Evaluation of random forest and ensemble methods at predicting complications following cardiac surgery

Lapp, Linda and Bouamrane, Matt-Mouley and Kavanagh, Kimberley and Roper, Marc and Young, David and Schraag, Stefan; Wilk, Szymon and ten Teije, Annette and Riaño, David, eds. (2019) Evaluation of random forest and ensemble methods at predicting complications following cardiac surgery. In: Artificial Intelligence in Medicine - 17th Conference on Artificial Intelligence in Medicine, AIME 2019, Proceedings. Lecture Notes in Computer Science (including subseries Lecture Notes in Artificial Intelligence and Lecture Notes in Bioinformatics) . Springer, Cham, 376–385. ISBN 9783030216429 (https://doi.org/10.1007/978-3-030-21642-9_48)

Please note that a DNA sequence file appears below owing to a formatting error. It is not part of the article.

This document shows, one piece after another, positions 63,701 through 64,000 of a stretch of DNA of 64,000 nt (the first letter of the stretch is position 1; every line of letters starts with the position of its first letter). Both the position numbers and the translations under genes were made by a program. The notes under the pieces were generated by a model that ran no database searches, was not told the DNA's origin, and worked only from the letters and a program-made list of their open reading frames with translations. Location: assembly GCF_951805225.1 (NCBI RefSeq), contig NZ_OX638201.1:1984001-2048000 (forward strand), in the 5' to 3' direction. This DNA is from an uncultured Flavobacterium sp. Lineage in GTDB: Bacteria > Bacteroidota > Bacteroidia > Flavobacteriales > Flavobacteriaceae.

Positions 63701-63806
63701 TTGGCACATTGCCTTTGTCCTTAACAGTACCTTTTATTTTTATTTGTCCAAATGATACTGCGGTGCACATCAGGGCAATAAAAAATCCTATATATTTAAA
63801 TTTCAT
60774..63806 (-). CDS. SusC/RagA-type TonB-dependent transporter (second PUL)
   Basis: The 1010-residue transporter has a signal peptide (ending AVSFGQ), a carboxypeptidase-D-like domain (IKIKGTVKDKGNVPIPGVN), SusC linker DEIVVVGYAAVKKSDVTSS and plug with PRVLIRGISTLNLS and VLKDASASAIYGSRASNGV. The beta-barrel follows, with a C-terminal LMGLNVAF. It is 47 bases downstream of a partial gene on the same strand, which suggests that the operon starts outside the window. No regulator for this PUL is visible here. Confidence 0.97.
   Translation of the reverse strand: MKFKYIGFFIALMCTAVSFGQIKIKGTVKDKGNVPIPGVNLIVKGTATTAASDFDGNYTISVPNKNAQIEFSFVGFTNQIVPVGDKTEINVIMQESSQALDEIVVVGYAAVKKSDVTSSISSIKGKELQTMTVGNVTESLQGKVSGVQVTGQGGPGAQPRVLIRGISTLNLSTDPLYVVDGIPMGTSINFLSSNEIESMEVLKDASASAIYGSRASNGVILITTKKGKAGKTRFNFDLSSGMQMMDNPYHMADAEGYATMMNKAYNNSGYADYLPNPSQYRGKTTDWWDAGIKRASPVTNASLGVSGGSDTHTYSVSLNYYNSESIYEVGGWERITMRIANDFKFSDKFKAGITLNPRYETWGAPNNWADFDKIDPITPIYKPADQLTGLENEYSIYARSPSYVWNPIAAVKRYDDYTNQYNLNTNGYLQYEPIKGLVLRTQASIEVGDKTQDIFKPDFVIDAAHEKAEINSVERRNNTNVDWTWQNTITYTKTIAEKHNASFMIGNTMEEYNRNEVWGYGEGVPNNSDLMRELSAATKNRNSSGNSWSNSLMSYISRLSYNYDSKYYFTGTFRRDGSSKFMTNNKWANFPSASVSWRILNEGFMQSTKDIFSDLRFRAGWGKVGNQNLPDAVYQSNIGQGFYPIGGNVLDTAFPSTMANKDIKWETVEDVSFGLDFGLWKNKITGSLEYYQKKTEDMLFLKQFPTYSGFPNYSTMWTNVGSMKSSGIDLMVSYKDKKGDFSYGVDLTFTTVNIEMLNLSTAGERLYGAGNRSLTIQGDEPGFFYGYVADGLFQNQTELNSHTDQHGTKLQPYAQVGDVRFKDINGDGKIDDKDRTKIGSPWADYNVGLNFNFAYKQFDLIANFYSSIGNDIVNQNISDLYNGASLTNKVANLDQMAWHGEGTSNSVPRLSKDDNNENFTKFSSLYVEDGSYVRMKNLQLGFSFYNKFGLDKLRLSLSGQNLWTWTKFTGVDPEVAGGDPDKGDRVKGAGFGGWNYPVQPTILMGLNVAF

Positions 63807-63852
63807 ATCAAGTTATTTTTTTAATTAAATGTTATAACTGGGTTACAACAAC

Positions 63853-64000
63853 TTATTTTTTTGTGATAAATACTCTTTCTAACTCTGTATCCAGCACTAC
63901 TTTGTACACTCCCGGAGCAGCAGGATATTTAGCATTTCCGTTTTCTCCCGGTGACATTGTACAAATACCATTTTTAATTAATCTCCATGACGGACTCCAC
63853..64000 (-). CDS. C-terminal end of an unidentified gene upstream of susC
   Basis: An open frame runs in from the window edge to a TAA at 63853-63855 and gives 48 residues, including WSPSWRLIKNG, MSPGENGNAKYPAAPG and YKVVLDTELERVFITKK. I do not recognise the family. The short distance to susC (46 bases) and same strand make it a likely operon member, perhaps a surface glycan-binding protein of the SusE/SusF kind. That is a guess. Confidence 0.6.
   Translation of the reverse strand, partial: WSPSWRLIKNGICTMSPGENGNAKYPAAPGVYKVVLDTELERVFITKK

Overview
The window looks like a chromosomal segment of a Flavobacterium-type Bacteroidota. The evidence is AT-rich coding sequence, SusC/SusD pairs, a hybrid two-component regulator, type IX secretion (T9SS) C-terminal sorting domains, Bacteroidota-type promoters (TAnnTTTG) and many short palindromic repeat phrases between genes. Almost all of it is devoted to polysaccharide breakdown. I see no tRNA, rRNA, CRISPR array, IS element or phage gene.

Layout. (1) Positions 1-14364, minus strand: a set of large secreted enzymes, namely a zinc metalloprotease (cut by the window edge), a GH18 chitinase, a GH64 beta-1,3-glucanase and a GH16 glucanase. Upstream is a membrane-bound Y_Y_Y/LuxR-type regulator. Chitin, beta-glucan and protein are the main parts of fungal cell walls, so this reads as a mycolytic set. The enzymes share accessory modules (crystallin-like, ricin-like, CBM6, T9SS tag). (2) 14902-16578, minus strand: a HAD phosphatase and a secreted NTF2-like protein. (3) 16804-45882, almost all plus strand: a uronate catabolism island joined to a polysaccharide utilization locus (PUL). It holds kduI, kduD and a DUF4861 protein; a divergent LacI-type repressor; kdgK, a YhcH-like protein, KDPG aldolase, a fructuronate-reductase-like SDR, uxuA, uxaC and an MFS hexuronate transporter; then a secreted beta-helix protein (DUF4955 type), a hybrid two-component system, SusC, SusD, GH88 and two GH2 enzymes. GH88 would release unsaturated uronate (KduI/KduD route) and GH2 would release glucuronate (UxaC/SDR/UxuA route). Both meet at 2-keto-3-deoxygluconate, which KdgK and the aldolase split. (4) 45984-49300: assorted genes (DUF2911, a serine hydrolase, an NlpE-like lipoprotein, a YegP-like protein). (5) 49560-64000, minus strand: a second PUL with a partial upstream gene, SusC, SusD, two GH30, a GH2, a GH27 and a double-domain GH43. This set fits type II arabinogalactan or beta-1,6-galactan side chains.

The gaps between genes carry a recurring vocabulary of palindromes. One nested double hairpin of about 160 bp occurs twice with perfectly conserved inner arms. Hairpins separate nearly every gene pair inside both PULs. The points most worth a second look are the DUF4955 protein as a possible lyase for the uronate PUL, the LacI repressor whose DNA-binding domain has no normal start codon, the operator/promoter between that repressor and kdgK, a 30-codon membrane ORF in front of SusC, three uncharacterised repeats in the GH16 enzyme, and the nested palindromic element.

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Cardiac patients undergoing surgery face increased risk of postoperative complications, due to a combination of factors, including higher risk surgery, their age at time of surgery and the presence of co-morbid conditions. They will therefore require high levels of care and clinical resources throughout their perioperative journey (i.e. before, during and after surgery). Although surgical mortality rates in the UK have remained low, postoperative complications on the other hand are common and can have a significant impact on patients’ quality of life, increase hospital length of stay and healthcare costs. In this study we used and compared several machine learning methods – random forest, AdaBoost, gradient boosting model and stacking – to predict severe postoperative complications after cardiac surgery based on preoperative variables obtained from a surgical database of a large acute care hospital in Scotland. Our results show that AdaBoost has the best overall performance (AUC = 0.731), and also outperforms EuroSCORE and EuroSCORE II in other studies predicting postoperative complications. Random forest (Sensitivity = 0.852, negative predictive value = 0.923), however, and gradient boosting model (Sensitivity = 0.875 and negative predictive value = 0.920) have the best performance at predicting severe postoperative complications based on sensitivity and negative predictive value.